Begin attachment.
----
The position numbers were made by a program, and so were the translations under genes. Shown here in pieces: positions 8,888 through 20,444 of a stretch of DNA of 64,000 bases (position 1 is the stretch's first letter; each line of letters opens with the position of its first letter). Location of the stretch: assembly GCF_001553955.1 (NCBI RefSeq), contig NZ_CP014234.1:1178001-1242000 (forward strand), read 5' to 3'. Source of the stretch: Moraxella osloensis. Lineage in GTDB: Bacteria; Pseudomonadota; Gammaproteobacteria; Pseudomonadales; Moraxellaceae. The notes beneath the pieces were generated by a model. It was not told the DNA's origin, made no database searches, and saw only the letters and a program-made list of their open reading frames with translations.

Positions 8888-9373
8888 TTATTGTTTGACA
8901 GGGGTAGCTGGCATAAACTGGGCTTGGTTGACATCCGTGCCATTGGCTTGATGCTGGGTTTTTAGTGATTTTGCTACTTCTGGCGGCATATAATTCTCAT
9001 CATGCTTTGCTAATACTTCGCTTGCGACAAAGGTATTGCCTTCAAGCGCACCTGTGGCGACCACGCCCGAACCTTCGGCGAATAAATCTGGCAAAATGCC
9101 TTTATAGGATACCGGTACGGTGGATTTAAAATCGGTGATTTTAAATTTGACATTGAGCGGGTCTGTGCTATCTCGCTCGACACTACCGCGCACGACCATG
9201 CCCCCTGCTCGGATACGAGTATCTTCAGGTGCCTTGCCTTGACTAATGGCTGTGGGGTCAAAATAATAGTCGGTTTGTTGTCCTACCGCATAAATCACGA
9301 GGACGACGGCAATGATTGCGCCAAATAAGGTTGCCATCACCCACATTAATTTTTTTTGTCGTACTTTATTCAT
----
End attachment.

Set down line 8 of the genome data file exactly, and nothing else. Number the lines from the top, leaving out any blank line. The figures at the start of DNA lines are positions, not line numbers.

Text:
9301 GGACGACGGCAATGATTGCGCCAAATAAGGTTGCCATCACCCACATTAATTTTTTTTGTCGTACTTTATTCAT